Republican presidential candidate Rick Perry unveiled a sweeping economic agenda Monday, highlighted by a plan to level a voluntary 20 percent “flat tax” on all taxpayers who will accept it in place of what they’re paying now.
The plan, outlined in a Wall Street Journal op-ed column a day before the Texas governor was set to announce it in South Carolina, also calls for capping federal spending at 18 percent of the country’s GDP while allowing younger earners to privatize their Social Security accounts — a controversial proposal that echoes President George W. Bush’s failed 2005 attempt to overhaul the retirement program.
But the most significant feature of Perry’s plan is his call for a flat tax rate of 20 percent. Taxpayers who don’t want to pay a 20 percent flat income tax, he said, can keep their current rate.Current marginal income tax rates range from 10 percent to 35 percent, depending on taxpayers’ income.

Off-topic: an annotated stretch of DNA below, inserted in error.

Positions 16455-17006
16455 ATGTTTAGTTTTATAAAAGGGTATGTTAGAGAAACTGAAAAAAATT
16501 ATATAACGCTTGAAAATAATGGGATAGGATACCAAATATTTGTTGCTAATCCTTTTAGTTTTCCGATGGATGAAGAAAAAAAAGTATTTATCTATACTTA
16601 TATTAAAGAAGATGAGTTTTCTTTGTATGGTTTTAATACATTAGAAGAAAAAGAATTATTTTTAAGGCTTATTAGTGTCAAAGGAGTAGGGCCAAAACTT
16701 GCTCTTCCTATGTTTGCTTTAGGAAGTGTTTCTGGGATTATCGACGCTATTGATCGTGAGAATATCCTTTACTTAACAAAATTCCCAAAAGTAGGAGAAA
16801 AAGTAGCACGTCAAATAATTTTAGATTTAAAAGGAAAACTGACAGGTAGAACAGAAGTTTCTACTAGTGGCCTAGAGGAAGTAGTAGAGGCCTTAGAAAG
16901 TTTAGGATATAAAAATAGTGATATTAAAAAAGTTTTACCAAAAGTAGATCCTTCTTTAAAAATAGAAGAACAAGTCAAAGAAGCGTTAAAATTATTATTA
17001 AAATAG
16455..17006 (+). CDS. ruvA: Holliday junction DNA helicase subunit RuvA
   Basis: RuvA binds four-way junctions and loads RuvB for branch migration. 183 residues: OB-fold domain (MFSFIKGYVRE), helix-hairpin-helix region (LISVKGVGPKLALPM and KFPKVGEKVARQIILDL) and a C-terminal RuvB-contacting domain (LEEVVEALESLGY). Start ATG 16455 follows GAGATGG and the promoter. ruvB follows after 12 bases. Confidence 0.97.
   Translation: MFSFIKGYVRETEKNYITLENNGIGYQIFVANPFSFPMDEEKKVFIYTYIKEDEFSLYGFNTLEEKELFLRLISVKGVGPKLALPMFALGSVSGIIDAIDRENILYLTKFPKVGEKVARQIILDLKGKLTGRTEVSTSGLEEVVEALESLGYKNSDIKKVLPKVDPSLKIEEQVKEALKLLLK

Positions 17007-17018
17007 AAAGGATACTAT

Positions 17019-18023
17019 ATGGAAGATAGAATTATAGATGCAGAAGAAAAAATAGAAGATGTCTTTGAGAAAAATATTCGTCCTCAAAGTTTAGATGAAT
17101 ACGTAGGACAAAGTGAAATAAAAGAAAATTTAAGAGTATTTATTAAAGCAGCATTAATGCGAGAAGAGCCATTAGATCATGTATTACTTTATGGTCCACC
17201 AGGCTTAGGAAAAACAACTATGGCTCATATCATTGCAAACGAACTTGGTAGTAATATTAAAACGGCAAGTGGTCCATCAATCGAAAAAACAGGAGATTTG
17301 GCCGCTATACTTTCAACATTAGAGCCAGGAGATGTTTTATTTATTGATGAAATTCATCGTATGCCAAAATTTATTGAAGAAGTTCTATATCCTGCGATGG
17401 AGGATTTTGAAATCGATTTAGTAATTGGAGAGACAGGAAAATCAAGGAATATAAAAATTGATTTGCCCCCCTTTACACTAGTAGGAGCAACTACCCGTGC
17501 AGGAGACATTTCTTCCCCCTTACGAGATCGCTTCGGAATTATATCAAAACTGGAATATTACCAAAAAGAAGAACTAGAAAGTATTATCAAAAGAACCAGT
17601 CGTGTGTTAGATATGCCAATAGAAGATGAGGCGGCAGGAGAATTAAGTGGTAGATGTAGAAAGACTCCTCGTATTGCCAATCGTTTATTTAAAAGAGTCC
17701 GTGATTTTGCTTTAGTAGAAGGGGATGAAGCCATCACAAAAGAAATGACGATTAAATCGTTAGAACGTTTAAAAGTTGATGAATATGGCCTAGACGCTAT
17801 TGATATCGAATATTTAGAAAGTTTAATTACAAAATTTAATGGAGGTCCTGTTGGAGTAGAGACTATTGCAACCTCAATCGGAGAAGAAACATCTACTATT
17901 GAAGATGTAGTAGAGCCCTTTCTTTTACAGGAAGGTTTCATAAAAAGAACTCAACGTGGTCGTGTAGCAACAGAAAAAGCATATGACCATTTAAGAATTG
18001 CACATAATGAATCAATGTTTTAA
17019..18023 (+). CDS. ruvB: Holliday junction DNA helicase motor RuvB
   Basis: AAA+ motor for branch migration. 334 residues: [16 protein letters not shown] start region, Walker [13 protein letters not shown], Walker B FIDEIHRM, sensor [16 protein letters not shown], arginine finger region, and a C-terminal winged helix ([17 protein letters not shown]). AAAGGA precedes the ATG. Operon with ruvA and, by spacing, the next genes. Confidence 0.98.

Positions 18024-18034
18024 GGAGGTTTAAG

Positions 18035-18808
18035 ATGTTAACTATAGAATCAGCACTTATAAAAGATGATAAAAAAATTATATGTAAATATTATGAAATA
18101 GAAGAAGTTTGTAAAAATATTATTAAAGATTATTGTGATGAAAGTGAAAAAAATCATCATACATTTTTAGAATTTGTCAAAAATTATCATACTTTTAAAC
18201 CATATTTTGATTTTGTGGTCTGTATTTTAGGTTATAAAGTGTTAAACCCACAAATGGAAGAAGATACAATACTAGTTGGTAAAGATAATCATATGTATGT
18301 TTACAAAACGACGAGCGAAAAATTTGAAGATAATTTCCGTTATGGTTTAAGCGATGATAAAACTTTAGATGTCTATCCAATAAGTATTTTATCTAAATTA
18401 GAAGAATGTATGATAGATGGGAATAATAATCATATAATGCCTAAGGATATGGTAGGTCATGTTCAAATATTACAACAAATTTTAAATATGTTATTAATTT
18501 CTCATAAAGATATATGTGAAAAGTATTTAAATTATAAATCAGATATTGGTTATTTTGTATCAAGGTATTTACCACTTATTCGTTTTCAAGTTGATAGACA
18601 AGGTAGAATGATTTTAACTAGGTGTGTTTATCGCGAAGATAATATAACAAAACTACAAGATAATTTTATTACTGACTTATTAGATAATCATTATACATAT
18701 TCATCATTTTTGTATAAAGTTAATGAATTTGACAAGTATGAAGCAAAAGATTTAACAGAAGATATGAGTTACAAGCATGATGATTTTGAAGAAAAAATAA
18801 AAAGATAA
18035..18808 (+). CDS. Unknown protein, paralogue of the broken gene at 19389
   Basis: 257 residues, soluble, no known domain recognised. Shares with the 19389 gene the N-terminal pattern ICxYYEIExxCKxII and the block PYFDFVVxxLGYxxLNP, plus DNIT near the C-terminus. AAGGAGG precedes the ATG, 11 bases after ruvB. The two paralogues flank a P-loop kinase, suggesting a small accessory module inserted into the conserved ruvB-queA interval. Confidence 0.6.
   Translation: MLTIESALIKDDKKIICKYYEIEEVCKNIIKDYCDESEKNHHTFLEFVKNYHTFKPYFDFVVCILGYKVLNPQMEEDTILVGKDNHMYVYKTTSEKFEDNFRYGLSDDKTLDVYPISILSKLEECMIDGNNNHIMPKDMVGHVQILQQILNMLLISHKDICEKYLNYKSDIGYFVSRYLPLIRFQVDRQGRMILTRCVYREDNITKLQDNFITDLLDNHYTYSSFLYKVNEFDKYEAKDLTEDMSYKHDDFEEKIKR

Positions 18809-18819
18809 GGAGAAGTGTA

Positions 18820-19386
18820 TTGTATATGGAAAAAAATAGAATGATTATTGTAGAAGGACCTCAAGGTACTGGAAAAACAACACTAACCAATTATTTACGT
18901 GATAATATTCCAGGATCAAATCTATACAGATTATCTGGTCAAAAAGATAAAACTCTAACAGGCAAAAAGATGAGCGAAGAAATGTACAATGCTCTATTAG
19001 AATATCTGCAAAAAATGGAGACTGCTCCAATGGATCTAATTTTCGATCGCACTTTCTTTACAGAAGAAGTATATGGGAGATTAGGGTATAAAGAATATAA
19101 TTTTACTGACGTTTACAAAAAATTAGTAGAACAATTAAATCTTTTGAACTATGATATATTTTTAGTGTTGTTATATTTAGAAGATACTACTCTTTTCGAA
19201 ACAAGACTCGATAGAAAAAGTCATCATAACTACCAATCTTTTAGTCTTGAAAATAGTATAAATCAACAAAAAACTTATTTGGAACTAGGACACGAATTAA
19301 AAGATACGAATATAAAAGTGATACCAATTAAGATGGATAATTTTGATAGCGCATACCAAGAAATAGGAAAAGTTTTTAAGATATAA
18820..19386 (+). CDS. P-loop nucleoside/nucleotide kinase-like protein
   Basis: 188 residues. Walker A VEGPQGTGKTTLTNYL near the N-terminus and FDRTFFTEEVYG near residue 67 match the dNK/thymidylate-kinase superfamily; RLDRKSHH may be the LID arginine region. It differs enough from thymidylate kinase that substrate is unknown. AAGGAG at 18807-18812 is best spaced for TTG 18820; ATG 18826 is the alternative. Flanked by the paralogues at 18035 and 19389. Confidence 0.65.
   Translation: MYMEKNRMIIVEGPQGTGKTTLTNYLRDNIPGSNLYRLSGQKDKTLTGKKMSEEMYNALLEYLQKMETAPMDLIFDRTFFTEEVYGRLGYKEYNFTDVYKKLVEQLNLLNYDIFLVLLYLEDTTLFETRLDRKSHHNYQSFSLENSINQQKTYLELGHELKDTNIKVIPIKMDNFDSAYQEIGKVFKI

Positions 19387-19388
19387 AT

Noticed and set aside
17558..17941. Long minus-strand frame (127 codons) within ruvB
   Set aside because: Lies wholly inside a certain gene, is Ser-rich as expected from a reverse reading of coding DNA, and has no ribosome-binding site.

Perry offers several proposals that appear designed to sweeten the offer — and to counter criticism that the flat tax is regressive, taking a proportionally bigger bite from smaller incomes. His plan would preserve popular deductions for mortgage interest and donations to charity for households earning less than $500,000 a year. It would increase the standard deduction to $12,500.
But Perry would eliminate other tax breaks. He argues that a streamed-down tax code (so simple, he says taxpayers can file on a postcard), along with spending cuts and entitlement changes, will stimulate the economy.
Perry’s proposal really won’t matter since he is carrying so much other baggage. Down in the polls, I really do not see how Perry can regain any type of momentum in the race for 2012 – even a Steve Forbes-like flat tax proposal.